50 years ago, Mauna Kea opened for astronomy. Controversy continues
Excerpt from the August 1, 1970 issue of Science News
Mauna Kea opened, Science News, August 1, 1970 —
The new Mauna Kea Observatory of the University of Hawaii has been completed and dedication ceremonies have been held. Standing at an altitude of 13,780 feet on the island of Hawaii, the new observatory is the highest in the world. Its major instrument is an 88-inch reflecting telescope that cost $3 million to build.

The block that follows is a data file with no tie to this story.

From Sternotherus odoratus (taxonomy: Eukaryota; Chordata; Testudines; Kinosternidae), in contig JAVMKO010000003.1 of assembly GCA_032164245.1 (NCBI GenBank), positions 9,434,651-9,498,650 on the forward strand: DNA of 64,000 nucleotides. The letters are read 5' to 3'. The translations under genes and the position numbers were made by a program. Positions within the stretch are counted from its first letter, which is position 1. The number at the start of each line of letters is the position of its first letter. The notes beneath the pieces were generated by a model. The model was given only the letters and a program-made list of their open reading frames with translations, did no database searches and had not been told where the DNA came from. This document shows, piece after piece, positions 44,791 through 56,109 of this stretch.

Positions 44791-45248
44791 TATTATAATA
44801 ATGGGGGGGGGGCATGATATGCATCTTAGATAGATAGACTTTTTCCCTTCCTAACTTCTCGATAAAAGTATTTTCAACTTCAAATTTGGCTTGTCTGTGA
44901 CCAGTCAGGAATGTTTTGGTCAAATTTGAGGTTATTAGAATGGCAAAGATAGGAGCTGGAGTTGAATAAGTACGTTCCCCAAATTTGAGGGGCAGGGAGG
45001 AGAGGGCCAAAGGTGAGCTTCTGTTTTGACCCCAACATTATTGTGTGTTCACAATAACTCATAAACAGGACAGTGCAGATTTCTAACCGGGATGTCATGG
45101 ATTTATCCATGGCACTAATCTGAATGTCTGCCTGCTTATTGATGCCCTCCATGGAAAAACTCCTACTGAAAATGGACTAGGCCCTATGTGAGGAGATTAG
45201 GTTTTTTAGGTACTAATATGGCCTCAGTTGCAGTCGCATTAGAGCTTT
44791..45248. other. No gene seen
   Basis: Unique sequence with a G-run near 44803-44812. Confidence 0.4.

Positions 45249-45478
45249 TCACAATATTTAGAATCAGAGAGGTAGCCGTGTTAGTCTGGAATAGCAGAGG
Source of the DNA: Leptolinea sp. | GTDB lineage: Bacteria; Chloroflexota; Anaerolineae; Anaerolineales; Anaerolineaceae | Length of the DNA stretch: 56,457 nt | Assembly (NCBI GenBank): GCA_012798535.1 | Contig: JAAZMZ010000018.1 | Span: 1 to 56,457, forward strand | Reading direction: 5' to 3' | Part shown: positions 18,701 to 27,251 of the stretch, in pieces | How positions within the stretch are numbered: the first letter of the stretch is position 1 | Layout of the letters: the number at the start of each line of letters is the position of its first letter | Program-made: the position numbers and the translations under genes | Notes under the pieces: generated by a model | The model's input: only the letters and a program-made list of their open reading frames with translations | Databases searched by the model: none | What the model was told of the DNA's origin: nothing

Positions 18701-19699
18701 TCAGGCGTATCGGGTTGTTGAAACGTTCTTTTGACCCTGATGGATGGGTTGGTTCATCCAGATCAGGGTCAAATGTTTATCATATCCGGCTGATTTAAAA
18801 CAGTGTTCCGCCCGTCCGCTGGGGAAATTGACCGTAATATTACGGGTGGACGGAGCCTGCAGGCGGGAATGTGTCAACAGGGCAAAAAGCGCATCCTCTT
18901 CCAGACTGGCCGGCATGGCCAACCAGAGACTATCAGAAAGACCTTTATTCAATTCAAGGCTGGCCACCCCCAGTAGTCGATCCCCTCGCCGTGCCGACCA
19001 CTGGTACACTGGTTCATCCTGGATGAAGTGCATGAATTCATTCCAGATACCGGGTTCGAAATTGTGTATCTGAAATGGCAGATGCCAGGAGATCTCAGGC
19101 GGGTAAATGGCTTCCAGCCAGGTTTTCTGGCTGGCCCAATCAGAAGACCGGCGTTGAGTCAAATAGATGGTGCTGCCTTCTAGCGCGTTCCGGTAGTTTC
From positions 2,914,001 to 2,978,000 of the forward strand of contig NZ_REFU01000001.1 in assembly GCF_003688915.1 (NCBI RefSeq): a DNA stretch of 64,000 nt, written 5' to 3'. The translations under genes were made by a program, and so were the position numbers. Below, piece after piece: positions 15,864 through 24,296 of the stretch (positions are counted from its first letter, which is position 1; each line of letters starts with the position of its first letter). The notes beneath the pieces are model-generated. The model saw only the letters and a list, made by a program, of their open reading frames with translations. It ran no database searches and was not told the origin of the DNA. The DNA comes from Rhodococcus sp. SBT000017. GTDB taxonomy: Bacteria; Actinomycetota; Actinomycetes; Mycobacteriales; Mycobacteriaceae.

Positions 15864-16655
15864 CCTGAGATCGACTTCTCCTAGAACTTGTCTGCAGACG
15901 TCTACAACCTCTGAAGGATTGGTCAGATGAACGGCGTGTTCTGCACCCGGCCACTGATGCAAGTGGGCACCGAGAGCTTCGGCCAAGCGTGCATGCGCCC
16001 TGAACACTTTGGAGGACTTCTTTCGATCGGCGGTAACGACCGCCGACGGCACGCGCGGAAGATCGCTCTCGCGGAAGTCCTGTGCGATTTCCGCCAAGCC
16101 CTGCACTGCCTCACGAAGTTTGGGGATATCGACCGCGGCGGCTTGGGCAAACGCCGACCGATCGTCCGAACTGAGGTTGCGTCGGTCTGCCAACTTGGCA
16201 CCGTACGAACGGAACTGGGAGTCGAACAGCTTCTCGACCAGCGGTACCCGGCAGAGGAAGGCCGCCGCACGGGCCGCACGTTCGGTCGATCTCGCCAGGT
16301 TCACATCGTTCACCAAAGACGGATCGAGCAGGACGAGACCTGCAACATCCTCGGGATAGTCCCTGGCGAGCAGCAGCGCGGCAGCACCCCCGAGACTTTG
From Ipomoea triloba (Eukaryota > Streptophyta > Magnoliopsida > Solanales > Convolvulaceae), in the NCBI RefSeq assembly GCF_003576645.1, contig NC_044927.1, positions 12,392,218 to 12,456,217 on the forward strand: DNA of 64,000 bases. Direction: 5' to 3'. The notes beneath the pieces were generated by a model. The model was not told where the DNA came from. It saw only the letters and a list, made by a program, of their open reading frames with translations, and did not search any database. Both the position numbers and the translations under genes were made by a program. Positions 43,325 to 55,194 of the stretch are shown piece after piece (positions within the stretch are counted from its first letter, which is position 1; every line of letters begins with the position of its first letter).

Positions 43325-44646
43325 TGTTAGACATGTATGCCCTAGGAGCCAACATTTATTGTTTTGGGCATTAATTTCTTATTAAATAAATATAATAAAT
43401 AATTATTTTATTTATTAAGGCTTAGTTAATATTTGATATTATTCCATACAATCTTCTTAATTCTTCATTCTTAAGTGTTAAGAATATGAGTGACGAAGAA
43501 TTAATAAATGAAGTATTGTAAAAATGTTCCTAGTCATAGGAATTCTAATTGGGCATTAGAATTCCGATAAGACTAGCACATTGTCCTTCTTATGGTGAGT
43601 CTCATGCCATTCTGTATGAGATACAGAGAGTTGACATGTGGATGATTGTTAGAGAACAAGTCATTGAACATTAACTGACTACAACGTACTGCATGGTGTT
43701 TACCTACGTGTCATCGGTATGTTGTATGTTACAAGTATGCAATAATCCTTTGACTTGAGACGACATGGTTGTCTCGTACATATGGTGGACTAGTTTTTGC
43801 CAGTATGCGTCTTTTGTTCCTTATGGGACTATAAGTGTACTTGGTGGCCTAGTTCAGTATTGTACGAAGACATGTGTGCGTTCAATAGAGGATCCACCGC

More than a dozen large telescopes now dot Mauna Kea, operated by a variety of organizations. Those telescopes have revolutionized astronomy, helping to reveal the accelerating expansion of the universe and evidence for the black hole at the center of the Milky Way. But the telescopes have long sparked controversy, as the dormant volcano is sacred to Native Hawaiians. Since 2014, protests have flared in response to the attempted construction of the Thirty Meter Telescope. Opponents have kept progress stalled by blocking the only access road to the site. Some scientists have spoken out against the telescope’s location. The Thirty Meter Telescope collaboration is considering the Canary Islands as a backup site.